Export Growth Of Garment Sector Of Bangladesh Seen Slowing To 15% In 2022 Which Is ‘Normal’

Growth in exports of the garment industry of Bangladesh could slow to about 15% this year following an unusually robust increase of more than 30 per cent in 2021, as U.S. and European consumers face cost-of-living challenges, according to a report by Reuters.

Bangladesh’s clothing industry accounts for more than 80% of overall exports, with clients like Walmart, Gap Inc, H&M, VF Corp, Zara, and American Eagle Outfitters, some of whom have already reported sluggish sales as their customers choose fundamentals.

The dip comes after a rise in sales in 2021 when coronavirus lockdowns eased and government stimulus measures left customers with extra cash, resulting to what some experts call “revenge shopping.”

“We should be at about 15% growth for the calendar year – this is going to be a normal year,” said Miran Ali, a vice president at the Bangladesh Garment Manufacturers and Exporters Association (BGMEA). “Last year was an abnormally high jump”.

Bangladesh, the world’s second-largest garment producer behind China, saw exports rise 30.4 per centy to $35.8 billion last year, the largest year-on-year increase in more than 25 years. Since 1994, BGMEA data show that a large increase in exports in one year is often followed by slower growth the next year.

Fazlul Hoque, managing director of Plummy Fashions and past president of the Bangladesh Knitwear Manufacturers & Exporters Association, predicted a 15 per cent increase in exports this year.

Customers, according to Hoque, were postponing orders by a month or so and reducing order volumes. One major US client, whom he would not name, first requested that a minor shipment scheduled to leave this month be postponed until December.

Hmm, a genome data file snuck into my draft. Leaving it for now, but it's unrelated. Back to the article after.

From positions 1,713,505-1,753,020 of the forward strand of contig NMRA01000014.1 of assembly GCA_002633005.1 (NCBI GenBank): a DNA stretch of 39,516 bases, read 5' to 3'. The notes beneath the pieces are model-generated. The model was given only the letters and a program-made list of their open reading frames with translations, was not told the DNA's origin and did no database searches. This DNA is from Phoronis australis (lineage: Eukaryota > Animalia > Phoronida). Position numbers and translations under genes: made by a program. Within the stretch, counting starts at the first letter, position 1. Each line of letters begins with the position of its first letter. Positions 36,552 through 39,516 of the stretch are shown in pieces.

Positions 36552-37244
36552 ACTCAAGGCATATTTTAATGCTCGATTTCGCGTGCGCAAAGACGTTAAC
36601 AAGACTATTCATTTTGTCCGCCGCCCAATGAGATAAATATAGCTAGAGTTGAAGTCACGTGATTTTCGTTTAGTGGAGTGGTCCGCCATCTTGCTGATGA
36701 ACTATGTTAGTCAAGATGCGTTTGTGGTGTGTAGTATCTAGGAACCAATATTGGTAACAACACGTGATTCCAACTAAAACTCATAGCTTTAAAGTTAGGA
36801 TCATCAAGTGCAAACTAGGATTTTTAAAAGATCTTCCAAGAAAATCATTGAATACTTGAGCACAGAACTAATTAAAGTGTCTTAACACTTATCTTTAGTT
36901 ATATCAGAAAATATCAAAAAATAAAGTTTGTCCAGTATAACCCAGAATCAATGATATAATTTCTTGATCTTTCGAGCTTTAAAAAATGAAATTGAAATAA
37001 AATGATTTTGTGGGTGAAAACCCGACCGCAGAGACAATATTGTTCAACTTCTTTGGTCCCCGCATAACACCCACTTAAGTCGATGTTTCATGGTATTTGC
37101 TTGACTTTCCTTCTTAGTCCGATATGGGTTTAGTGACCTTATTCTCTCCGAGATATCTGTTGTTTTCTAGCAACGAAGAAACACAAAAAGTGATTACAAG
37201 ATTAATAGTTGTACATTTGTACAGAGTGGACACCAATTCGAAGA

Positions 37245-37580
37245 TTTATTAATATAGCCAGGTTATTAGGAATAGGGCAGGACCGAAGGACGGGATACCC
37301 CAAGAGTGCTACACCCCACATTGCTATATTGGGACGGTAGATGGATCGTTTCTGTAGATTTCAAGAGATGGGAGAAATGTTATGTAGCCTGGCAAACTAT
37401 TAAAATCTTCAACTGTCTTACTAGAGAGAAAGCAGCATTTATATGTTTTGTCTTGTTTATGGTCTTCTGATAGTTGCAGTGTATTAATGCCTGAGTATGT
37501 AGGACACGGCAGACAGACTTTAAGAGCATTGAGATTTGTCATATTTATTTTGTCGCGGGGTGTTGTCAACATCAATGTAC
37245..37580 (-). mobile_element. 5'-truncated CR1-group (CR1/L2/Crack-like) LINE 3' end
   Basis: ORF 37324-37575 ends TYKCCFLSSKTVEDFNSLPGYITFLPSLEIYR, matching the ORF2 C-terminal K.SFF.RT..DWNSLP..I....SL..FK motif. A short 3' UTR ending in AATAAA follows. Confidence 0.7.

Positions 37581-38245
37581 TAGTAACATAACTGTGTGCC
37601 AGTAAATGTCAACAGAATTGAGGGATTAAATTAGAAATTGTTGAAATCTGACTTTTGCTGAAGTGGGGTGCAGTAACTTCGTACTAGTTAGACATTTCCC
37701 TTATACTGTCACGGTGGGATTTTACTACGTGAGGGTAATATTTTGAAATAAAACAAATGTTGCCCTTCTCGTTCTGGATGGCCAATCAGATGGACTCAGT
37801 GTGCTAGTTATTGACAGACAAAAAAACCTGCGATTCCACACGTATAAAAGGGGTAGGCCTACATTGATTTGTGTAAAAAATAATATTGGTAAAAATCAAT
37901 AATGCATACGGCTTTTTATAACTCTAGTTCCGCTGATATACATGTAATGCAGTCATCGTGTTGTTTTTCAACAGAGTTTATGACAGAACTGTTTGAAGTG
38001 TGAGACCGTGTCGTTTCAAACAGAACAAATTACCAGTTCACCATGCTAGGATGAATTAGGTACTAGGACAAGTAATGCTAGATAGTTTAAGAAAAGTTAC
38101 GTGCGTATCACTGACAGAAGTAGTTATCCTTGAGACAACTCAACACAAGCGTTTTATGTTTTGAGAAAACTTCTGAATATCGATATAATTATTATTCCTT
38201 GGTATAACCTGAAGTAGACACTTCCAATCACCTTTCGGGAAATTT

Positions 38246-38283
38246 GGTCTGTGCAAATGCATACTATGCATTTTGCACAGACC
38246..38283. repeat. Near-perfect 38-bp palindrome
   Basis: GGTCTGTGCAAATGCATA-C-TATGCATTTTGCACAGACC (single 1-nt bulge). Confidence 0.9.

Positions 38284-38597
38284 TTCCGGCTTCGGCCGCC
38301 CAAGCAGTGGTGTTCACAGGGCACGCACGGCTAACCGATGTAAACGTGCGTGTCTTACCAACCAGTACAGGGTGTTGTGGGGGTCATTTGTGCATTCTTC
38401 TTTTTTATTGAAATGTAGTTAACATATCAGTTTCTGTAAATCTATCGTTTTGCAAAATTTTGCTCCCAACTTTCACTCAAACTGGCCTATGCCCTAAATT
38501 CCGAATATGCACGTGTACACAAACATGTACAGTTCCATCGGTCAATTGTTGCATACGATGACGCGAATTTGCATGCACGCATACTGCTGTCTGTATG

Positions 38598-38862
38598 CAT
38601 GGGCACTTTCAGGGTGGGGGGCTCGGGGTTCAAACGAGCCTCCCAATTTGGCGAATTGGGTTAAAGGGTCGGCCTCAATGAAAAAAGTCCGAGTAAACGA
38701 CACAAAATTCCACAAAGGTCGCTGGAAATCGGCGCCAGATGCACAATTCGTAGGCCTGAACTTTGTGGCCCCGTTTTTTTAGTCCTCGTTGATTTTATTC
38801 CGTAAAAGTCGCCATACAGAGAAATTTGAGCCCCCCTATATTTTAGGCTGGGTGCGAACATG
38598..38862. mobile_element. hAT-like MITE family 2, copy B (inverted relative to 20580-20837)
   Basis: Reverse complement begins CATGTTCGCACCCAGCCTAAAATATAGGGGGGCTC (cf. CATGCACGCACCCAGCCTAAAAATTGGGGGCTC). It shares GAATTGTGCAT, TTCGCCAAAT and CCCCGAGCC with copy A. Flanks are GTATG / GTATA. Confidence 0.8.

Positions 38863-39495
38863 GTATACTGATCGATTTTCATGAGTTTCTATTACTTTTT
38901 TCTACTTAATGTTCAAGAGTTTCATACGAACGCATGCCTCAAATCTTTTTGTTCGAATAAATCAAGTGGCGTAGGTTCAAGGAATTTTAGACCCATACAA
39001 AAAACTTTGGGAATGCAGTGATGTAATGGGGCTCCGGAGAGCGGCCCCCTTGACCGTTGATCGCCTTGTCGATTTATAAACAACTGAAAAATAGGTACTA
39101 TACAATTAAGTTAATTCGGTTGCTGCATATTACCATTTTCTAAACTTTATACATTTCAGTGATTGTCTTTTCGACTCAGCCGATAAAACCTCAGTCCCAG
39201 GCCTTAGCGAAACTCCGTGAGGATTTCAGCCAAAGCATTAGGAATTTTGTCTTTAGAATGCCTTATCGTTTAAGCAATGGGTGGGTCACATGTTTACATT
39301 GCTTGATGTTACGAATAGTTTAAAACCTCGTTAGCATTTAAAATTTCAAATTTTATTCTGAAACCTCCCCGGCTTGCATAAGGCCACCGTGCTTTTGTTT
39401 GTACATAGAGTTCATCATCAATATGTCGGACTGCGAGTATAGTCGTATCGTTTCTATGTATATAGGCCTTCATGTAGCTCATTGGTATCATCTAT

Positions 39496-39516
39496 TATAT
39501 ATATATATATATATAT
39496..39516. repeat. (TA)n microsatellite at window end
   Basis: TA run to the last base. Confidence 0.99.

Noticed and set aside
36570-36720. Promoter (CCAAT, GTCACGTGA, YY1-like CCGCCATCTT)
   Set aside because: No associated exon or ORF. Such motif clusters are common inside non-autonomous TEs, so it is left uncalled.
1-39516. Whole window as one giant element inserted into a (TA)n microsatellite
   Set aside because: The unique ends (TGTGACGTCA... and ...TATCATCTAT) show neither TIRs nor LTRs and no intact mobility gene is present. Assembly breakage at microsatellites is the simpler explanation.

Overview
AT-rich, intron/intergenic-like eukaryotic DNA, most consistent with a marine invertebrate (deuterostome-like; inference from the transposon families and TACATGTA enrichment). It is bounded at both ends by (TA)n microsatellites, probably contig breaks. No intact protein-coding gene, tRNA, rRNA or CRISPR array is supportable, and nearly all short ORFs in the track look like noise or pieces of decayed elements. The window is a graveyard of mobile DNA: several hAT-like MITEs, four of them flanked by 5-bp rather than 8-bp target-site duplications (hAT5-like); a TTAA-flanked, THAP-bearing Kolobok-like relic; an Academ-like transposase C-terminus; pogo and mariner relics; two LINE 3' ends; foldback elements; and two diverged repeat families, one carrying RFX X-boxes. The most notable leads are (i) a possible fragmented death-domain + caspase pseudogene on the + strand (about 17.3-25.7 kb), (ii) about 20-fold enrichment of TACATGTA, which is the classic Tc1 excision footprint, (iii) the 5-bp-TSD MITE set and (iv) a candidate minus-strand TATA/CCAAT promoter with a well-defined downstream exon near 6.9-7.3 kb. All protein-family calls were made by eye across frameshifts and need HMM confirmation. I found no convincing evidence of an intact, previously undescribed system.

After Plummy warned them about penalties and other charges for keeping the stock for longer, the customer later requested merely a month’s postponement.

“If they want to delay such small orders for a few months, that means the situation is not really good,” Hoque said. “They can’t even accommodate the small volume.”

Another source of concern is growing input costs, as Bangladesh boosted fuel prices by roughly 50% on Saturday in response to high international prices. According to Hoque, fuel accounts for around 10% of total expenditures for clothing companies, and the use of diesel generators has increased due to prolonged power outages.

“After the abnormal oil price hike, production costs will go up sharply,” said Shahidullah Azim, another BGMEA vice president. “We’ll have to bear losses for the already placed order.”

He predicted that exports would increase to between $38 and $40 billion this year, representing a 6%-12% increase, and that the following year “may be considerably worse if the world economy swings into recession.”

Bangladesh became the third South Asian country, following Pakistan and Sri Lanka, to seek a loan from the International Monetary Fund last month, as its foreign exchange reserves dwindled and its trade imbalance increased.

(Adapted from Reuters.com)



Categories: Economy & Finance, Entrepreneurship, Geopolitics, Regulations & Legal, Strategy, Sustainability

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